The annual  cost-of-living adjustment, or COLA takes effect with the December benefits, but those payments will be made in January 2023, according to the Social Security Administration. With the increase, the average benefit check will rise more than $140 to $1,827 a month, compared with the typical benefit of $1,681 in 2022. The Social Security Administration adjusts payments annually based on the inflation rate, which this year has spiked to its highest levels in four decades. Seniors lost purchasing power during this year since the 5.9% they received in 2022 is well below this year's rise in prices. About 4 in 10 seniors said they drained their emergency savings to stay afloat this year, according to an October survey by the advocacy group the Senior Citizens League. (Picchi, 12/13)
Covid-19 Crisis
Free At-Home Covid Test Kits Again Available Through Federal Website
While warning Americans of a possible winter covid surge, the Biden administration is shifting its dwindling relief funds to open back up for free orders. Every household is eligible for four tests.
CNBC: Biden Administration Makes At-Home Covid Tests Available For Free Again This Winter
The Biden administration is making rapid Covid tests available for free again this winter through a limited round of ordering. Households can now order a total of four rapid Covid tests for free at Orders will start shipping next week, just days before families gather for the Christmas holiday, and deliveries will continue in the following weeks, according to the White House. (Kimball, 12/15)
CNN: White House Warns Of Possible Covid-19 Winter Surge: 'This Is Not One Disease In Isolation' 
For Americans across the country preparing to gather and socialize with family and friends during the end-of-year holiday season, the White House has a clear warning: Covid-19 is not over, and you had better protect yourself. (Lee, 12/15)
USA Today: Detect Inc. COVID Tests Recalled For Potential False Negative Results
The company that made the test kits, Detect, Inc., has recalled three lots of the Detect COVID-19 Test. A total of 11,102 tests shipped to customers from July 26 to August 26 have been recalled. There are over 20 versions of at-home COVID test kits approved by the FDA. Impacted lots from Detect include HB264, HY263 and HY264. (Martin, 12/14)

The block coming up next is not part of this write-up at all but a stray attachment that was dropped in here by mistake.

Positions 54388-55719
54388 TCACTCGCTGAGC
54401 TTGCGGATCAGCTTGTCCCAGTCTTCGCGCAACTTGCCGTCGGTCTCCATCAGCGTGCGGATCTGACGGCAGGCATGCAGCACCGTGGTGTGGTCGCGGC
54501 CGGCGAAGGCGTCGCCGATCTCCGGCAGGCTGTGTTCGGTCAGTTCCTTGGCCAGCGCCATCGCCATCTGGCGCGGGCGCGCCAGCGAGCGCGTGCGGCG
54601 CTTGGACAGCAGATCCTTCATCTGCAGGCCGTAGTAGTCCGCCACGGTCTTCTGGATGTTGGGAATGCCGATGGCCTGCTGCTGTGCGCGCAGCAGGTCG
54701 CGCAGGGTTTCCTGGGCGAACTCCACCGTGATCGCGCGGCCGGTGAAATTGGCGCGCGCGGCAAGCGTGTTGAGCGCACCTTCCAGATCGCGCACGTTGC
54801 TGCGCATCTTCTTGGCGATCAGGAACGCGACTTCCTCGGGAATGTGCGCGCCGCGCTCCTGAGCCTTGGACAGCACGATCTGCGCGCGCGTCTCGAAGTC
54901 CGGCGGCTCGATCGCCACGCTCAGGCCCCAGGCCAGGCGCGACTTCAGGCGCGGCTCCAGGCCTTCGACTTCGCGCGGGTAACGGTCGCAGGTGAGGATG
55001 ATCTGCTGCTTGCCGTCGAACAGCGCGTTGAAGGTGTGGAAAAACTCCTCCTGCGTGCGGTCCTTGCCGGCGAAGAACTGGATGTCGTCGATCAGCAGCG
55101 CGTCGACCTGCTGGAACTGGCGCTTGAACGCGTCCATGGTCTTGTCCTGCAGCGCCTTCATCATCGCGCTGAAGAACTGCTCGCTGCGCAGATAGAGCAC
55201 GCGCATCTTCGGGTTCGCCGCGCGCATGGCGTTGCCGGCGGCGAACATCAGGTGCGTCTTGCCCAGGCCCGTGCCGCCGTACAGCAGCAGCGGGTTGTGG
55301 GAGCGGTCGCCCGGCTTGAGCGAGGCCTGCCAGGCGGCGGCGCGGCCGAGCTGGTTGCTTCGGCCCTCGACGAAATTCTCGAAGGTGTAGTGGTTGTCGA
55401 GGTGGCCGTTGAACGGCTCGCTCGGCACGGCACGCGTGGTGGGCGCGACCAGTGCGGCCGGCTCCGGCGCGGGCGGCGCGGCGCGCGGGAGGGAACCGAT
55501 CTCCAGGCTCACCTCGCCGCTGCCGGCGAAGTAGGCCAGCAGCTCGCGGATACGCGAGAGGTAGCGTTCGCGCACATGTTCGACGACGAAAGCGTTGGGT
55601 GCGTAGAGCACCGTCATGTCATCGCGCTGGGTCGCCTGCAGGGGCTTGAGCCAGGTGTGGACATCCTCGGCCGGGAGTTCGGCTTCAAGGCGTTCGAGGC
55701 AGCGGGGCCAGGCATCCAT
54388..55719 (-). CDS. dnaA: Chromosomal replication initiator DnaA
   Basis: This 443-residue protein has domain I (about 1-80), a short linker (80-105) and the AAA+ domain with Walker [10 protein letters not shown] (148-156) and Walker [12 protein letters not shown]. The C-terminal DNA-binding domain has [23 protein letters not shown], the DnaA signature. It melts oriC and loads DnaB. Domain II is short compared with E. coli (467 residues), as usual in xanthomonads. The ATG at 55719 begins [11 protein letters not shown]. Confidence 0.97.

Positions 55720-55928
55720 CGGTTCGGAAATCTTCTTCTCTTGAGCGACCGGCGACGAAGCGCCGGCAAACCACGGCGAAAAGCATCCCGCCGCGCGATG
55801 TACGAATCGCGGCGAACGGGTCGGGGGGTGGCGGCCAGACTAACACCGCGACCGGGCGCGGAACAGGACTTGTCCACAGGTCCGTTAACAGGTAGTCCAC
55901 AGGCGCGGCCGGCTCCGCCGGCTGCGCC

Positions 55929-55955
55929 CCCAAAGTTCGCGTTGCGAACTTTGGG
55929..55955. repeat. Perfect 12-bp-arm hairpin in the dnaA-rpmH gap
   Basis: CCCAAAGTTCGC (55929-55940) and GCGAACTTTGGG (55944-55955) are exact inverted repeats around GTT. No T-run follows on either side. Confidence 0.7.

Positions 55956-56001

More on the surge of covid, flu, RSV, and strep —
CNBC: Omicron BQ, XBB Subvariants Are A Serious Threat To Boosters And Knock Out Antibody Treatments, Study Finds
The omicron subvariants that have become dominant in recent months present a serious threat to the effectiveness of the new boosters, render antibody treatments ineffective and could cause a surge of breakthrough infections, according to a new study. (Kimball, 12/14)
The Boston Globe: Flu And RSV Arrived Earlier And Hit Harder This Year. Could COVID Be To Blame?
Instead, [covid's] been eclipsed by two more familiar foes — RSV and the flu — which both arrived early and, in some cases, hit harder than usual. Now scientists are trying to understand why. Their theories range from an immunity gap brought on by pandemic precautions, to the way the three respiratory viruses interact, to how COVID infections have impacted people’s immune systems. The answers will determine whether the unusual virus behavior is a blip or the new normal, and may inform ongoing debates about the benefits of mask-wearing. (Bartlett, 12/14)
NBC News: Hospitals Report Rises In Invasive Strep A Infections Among Kids
Several children's hospitals in the U.S. have detected increases in invasive group A strep infections, a severe and sometimes life-threatening illness that occurs when bacteria spread to areas of the body that are normally germ-free, such as the bloodstream. Children's hospitals in Arizona, Colorado, Texas and Washington told NBC News they are seeing higher-than-average numbers of cases this season compared to past years. (Bendix, 12/14)
Las Vegas Review-Journal: Nevada COVID Surge Continues; Masks Recommended For Some
New COVID-19 cases in Clark County and statewide continued to increase this week but at a slower rate, while hospitalizations dipped, new state data shows. For the second week in a row, Clark County is experiencing medium community levels of COVID-19 — a federal designation based on cases and hospitalizations — after resting for months at low levels. (Hynes, 12/14)